UK consumers still need to be educated about online shopping to prevent them falling victim to scams and problems, consumer protection regulator the Office of Fair Trading (OFT) has said.
The OFT has published plans to improve the protections available for consumers when they are shopping online. It does not recommend the creation of new laws or regulations, but has said that consumers must be better educated, that government guidance for companies must be improved, and that companies and enforcement agencies should work more closely together.
The OFT has published a document setting out its approach to e-consumer protection at the request of the government. It wants its strategy (pdf) to come into force by the end of 2010 and responses to the consultation are due before 13 October.
A government white paper in July 2009 identified the need for an online consumer protection strategy, the OFT said.
"The objective of the strategy, to be delivered by the end of 2010, is to enable the OFT, local authority Trading Standards Services and other agencies to work together more effectively and will consider the implications in terms of resources, training and staffing requirements," it said. "The result of the strategy will be to improve effectiveness of online markets, thereby increasing the level of sustainable trust. It will also ensure that the UK is one of the global leaders in online enforcement."
The OFT said that its strategy will aim to provide consumers with the information they need to shop online safely.
"[The strategy will] empower consumers by educating consumers on their rights and the benefits of transacting online, making them more internet-savvy, and providing them with tools to fix problems they may encounter," said the OFT consultation.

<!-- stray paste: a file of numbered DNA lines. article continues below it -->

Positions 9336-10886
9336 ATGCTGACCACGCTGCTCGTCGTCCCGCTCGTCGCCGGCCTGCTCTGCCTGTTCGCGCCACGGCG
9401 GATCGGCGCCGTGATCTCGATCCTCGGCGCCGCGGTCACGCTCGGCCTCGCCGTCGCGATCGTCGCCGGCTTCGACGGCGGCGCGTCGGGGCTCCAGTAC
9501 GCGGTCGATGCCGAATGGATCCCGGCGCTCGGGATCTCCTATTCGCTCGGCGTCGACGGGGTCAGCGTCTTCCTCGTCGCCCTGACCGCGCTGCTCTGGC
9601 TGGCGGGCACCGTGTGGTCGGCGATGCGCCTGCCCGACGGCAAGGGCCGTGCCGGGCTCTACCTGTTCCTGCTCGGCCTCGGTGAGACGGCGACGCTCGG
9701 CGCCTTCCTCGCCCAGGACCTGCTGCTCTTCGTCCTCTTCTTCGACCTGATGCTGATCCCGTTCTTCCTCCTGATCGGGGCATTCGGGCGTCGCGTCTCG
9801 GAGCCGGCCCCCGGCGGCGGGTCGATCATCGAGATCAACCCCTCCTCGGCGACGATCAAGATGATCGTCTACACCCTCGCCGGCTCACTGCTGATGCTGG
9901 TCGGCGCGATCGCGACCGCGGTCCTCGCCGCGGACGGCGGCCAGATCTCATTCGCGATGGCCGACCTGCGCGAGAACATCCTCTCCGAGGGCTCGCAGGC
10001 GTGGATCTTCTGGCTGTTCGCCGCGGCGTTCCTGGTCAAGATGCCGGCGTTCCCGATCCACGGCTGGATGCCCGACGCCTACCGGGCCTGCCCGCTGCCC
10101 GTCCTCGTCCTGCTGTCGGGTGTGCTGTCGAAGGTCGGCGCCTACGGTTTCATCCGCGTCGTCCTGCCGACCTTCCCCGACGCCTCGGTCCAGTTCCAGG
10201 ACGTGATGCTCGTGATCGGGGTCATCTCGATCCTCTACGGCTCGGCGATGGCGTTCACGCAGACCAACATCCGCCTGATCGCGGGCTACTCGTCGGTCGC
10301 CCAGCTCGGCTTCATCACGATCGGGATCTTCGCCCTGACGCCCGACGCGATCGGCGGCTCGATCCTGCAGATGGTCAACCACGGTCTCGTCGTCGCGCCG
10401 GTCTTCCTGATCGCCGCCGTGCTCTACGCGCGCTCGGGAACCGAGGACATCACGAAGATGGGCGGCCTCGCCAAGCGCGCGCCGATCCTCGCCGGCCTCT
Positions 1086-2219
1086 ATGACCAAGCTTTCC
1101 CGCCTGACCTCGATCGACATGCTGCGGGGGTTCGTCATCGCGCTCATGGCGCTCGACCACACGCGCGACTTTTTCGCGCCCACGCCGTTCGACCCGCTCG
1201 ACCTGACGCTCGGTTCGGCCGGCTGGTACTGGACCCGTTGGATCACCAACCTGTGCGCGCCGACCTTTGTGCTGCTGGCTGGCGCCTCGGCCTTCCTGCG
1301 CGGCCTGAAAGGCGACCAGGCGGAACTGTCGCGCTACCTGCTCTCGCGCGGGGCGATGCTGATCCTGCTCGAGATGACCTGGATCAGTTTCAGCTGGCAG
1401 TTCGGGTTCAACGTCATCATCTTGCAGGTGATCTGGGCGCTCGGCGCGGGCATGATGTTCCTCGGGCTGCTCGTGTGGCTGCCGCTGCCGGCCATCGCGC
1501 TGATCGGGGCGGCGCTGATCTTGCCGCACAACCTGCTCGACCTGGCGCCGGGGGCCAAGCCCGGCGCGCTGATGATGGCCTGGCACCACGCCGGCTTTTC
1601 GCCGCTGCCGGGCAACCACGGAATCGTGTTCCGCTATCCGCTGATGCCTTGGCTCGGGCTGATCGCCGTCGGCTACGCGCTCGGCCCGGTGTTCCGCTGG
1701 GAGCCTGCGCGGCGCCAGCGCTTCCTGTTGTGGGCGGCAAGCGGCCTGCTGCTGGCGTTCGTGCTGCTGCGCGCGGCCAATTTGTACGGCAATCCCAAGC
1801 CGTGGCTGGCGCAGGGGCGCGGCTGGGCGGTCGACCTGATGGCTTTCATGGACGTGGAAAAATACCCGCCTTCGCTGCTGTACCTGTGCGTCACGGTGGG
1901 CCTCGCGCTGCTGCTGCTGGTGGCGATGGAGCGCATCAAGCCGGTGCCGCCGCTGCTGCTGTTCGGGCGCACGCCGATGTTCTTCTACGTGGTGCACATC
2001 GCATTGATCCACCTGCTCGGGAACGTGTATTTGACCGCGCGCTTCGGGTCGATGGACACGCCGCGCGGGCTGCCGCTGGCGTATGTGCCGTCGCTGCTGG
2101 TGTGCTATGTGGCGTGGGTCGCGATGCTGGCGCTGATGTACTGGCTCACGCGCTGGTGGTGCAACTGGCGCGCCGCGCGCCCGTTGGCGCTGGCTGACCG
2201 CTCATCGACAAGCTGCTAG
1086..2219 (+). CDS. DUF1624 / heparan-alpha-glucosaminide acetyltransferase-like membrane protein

The OFT's strategy will also focus on improving the regulation of retailers and improve the quality of enforcement.
"[It will] promote business compliance by improving the effectiveness of guidance … facilitating industry led solutions to emerging problems, sharing intelligence, and building on existing work" said the OFT.
"[The strategy will] develop effective enforcement through increased coordination, building enforcement capacity, making better use of intelligence, and working in partnership with businesses and other enforcers, focusing on areas where enforcement has the most impact," it said.
"This strategy will help drive competition and growth by using more focused methods to protect consumers and build trust," said OFT strategy director Noah Curthoys. "The OFT is seeking to facilitate industry-led solutions to emerging problems, respond effectively to rapid change, increase the capability and effectiveness of enforcement, and empower consumers."
The OFT's plans include measures to clarify to consumers exactly what protections they have when shopping online, as well as attempts to ensure that there is consistency between online and offline consumer protections.
The OFT has conducted reviews and investigations into various aspects of internet commerce in the past year. It reported earlier this year on its investigation into behavioural advertising, which it said should be clearly labelled.
The OFT is also conducting an investigation into some of the pricing methods – such as drip pricing and time-limited offers - that are commonly used online. It published the research it commissioned which found that complicated pricing was more likely to confuse consumers, and will report fully later this year on its findings.
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